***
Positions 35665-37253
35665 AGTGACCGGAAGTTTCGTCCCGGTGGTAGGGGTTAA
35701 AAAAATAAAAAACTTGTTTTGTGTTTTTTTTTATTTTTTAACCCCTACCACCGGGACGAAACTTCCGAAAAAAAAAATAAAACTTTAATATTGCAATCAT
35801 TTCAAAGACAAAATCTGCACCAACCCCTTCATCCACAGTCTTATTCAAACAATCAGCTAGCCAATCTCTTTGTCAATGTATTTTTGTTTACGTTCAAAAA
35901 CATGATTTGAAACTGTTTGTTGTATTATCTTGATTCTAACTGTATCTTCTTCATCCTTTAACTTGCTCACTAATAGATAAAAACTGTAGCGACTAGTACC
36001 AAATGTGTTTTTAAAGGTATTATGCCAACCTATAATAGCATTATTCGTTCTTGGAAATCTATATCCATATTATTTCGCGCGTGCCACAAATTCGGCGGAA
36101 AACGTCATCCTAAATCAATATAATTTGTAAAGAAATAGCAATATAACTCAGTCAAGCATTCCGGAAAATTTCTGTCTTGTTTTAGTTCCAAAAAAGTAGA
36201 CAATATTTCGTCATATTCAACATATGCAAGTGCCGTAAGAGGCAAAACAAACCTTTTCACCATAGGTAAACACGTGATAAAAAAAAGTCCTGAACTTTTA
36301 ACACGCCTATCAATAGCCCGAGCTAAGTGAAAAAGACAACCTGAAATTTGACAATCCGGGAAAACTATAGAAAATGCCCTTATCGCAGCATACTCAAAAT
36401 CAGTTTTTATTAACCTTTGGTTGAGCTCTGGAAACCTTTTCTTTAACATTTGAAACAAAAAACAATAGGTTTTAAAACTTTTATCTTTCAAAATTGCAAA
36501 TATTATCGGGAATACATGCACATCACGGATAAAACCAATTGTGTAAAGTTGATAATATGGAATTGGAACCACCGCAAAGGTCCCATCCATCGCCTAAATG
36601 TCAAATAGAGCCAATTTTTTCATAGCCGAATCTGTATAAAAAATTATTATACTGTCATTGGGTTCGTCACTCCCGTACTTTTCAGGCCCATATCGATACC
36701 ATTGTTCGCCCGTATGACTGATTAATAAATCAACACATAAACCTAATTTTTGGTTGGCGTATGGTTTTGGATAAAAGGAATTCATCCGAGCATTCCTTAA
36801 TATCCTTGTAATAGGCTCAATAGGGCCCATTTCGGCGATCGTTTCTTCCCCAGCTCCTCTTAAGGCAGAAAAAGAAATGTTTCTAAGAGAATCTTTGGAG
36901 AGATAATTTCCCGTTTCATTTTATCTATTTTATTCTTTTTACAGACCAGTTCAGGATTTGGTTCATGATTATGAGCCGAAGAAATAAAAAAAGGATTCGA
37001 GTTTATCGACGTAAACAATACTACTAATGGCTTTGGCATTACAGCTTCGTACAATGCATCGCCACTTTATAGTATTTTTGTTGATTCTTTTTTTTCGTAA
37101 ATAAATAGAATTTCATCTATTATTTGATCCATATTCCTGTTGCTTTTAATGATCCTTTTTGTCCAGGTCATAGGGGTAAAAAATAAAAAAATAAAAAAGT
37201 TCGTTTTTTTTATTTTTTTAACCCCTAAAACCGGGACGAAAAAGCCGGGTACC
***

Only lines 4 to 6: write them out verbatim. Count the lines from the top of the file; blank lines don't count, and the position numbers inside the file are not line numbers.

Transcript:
35801 TTCAAAGACAAAATCTGCACCAACCCCTTCATCCACAGTCTTATTCAAACAATCAGCTAGCCAATCTCTTTGTCAATGTATTTTTGTTTACGTTCAAAAA
35901 CATGATTTGAAACTGTTTGTTGTATTATCTTGATTCTAACTGTATCTTCTTCATCCTTTAACTTGCTCACTAATAGATAAAAACTGTAGCGACTAGTACC
36001 AAATGTGTTTTTAAAGGTATTATGCCAACCTATAATAGCATTATTCGTTCTTGGAAATCTATATCCATATTATTTCGCGCGTGCCACAAATTCGGCGGAA